Inching ahead on their quest for what they call Earth 2.0, astronomers from NASA’s Kepler planet-hunting spacecraft announced on Thursday that they had found what might be one of the closest analogues to our own world yet.
It is a planet a little more than one and a half times as big in radius as Earth. Known as Kepler 452b, it circles a sunlike star in an orbit that takes 385 days, just slightly longer than our own year, putting it firmly in the “Goldilocks” habitable zone where the temperatures are lukewarm and suitable for liquid water on the surface – if it has a surface.
The new planet’s size puts it right on the edge between being rocky like Earth and being a fluffy gas ball like Neptune, according to studies of other such exoplanets. In an email, Jon Jenkins of NASA’s Ames Research Center, home of the Kepler project, and lead author of a paper being published in The Astronomical Journal, said the likelihood of the planet’s being rocky was 50 % to 62 %, depending on uncertainties in the size of its home star. That would mean its mass is about five times that of Earth.
Such a planet would probably have a thick, cloudy atmosphere and active volcanoes, Dr. Jenkins said, and twice the gravity of Earth. Describing the planet during a news conference, Dr. Jenkins lapsed into lines from John Keats’s poem “On First Looking Into Chapman’s Homer”: “Then felt I like some watcher of the skies / When a new planet swims into his ken.”
The star that lights this planet’s sky is about 1.5 billion years older than our sun and 20 percent more luminous, which has implications for the prospects of life, Dr. Jenkins said.
“We can think of Kepler-452b as an older, bigger cousin to Earth, providing an opportunity to understand and reflect upon Earth’s evolving environment,” he said. “It’s awe-inspiring to consider that this planet has spent six billion years in the habitable zone of its star, longer than Earth. That’s substantial opportunity for life to arise, should all the necessary ingredients and conditions for life exist on this planet.”
Asked if any radio telescopes had pointed at the planet to try to detect extraterrestrial radio broadcasts, Dr. Jenkins said, “I hope so.”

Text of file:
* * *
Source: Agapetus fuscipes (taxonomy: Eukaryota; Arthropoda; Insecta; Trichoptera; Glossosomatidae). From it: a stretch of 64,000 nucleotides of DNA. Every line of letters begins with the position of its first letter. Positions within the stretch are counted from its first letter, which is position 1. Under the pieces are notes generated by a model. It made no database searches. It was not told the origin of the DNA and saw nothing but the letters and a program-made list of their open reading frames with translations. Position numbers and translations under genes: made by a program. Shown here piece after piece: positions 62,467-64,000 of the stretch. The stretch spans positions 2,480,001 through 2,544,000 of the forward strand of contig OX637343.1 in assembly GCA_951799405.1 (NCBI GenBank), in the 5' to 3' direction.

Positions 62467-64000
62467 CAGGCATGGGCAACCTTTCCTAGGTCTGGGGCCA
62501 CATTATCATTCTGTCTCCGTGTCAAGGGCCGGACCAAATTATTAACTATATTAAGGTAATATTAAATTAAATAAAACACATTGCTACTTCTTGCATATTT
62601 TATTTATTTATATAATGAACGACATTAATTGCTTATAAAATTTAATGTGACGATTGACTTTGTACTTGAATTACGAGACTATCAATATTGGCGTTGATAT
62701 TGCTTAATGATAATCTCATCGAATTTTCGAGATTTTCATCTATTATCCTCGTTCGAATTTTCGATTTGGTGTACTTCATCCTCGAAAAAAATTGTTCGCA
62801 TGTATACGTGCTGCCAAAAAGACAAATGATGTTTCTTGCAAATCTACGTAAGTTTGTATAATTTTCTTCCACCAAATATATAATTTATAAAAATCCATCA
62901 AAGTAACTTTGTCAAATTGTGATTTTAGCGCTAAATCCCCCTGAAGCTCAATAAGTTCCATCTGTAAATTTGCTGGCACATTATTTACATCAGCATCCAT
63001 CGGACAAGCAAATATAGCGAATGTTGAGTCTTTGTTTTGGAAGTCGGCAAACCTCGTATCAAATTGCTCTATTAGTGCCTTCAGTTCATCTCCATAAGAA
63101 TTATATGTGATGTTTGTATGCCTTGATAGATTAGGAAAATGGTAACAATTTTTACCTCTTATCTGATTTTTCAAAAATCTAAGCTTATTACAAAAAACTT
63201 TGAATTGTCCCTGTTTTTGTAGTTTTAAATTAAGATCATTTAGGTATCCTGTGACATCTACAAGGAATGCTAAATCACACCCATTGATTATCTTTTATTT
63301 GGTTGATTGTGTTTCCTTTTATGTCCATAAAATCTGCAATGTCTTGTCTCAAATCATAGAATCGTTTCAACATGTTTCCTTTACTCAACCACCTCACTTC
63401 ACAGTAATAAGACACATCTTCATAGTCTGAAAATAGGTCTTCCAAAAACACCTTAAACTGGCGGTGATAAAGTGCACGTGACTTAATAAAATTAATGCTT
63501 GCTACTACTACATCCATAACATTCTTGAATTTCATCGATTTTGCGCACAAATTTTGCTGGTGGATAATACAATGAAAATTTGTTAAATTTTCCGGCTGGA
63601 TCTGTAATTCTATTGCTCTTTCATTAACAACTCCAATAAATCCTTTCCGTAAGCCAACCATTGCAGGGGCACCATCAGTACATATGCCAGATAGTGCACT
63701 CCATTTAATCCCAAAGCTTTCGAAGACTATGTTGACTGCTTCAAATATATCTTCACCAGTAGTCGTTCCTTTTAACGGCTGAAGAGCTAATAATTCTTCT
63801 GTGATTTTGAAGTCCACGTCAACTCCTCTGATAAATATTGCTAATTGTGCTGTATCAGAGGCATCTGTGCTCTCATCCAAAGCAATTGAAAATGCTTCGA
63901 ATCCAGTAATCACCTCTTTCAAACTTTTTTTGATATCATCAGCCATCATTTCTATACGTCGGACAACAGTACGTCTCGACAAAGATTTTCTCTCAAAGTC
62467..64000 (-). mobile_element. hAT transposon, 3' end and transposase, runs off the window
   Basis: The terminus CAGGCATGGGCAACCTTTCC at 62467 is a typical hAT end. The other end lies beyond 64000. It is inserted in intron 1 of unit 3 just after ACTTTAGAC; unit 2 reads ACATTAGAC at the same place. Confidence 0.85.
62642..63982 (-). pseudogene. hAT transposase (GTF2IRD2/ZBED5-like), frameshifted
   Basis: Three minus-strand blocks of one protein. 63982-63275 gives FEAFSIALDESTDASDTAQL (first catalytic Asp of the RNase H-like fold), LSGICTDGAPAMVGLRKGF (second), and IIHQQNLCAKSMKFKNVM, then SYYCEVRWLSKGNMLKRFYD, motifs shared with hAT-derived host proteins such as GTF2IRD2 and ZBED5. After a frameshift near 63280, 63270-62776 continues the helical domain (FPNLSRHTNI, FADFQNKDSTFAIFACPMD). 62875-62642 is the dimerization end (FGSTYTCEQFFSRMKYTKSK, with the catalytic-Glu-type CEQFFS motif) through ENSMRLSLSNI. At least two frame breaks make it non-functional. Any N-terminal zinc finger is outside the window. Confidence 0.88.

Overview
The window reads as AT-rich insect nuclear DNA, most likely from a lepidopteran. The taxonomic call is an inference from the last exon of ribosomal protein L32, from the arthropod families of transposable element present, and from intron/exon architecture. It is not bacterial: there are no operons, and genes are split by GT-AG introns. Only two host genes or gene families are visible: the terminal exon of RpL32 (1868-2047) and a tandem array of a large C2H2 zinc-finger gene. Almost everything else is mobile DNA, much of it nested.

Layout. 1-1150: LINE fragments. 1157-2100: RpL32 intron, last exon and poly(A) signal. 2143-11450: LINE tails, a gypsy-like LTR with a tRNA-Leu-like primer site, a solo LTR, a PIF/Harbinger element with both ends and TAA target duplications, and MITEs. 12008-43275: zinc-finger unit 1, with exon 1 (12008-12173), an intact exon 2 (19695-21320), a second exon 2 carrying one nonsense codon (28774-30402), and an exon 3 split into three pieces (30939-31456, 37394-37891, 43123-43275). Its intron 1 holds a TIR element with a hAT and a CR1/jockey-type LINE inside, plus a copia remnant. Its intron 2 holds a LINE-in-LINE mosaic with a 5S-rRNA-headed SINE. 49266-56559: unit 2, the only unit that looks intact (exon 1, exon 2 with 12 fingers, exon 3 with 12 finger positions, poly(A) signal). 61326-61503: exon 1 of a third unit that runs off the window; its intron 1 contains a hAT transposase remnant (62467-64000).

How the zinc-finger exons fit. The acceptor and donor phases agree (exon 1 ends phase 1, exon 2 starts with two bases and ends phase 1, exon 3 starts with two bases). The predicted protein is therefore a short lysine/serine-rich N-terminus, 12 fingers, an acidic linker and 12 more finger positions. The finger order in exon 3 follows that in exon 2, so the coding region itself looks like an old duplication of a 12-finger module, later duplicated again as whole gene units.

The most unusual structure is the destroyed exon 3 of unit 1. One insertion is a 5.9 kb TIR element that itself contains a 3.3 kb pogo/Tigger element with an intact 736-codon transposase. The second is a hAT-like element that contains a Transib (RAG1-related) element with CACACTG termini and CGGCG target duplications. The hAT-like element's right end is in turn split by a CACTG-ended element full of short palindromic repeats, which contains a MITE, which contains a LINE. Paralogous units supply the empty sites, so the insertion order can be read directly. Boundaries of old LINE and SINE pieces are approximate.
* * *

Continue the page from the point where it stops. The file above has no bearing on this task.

To determine whether Kepler 452b deserves a place on the honor roll of possible home worlds, however, astronomers have to measure its mass directly, which requires being close enough to observe the wobbling of its star as it is tugged around by the planet’s gravity. For now, that is impossible, as Kepler 452b is 1,400 light-years away.
The planet is the first to be confirmed in a new list of candidates unveiled by Kepler astronomers on Thursday. It brings the number of possible planets discovered by Kepler to 4,696, many of them small like Earth. “We are the bread crumbs of the universe,” said Jeff Coughlin, of the SETI Institute in Mountain View, Calif., who compiled the catalog.
The spacecraft, launched in 2009, spent four years staring at a patch of the Milky Way on the border between the constellations Cygnus and Lyra, looking for the dips in starlight caused by the passage of planets. Its pointing system failed in 2013, but astronomers are still analyzing the data Kepler collected. Every time they sift through it, new planets pop out.
In the meantime, Kepler has switched to a different mode of observing in a mission called K2.
The NASA news conference coincided with a major anniversary: It was only 20 years ago this fall that Michel Mayor and Didier Queloz, of the University of Geneva, discovered a planet circling the star 51 Pegasi, about 50 light-years from here. It was the first planet known to belong to a sunlike star outside our solar system, and its discovery ignited an astronomical revolution.
Dr. Queloz, now at the University of Cambridge in England, said at the news conference, “This is a great time we live in.”
“If we keep working so well and so enthusiastically,” he went on, it is not too optimistic to think that in the future, “the issue of life on another planet will be solved.”
Astronomers say they now know from Kepler that about 10 percent of the 200 billion stars in the Milky Way have potentially habitable Earth-size planets, Kepler 452b probably among them. This means that of the 600 stars within 30 light-years of Earth, there are roughly 60 E.T.-class abodes, planets that could be inspected by a future generation of telescopes.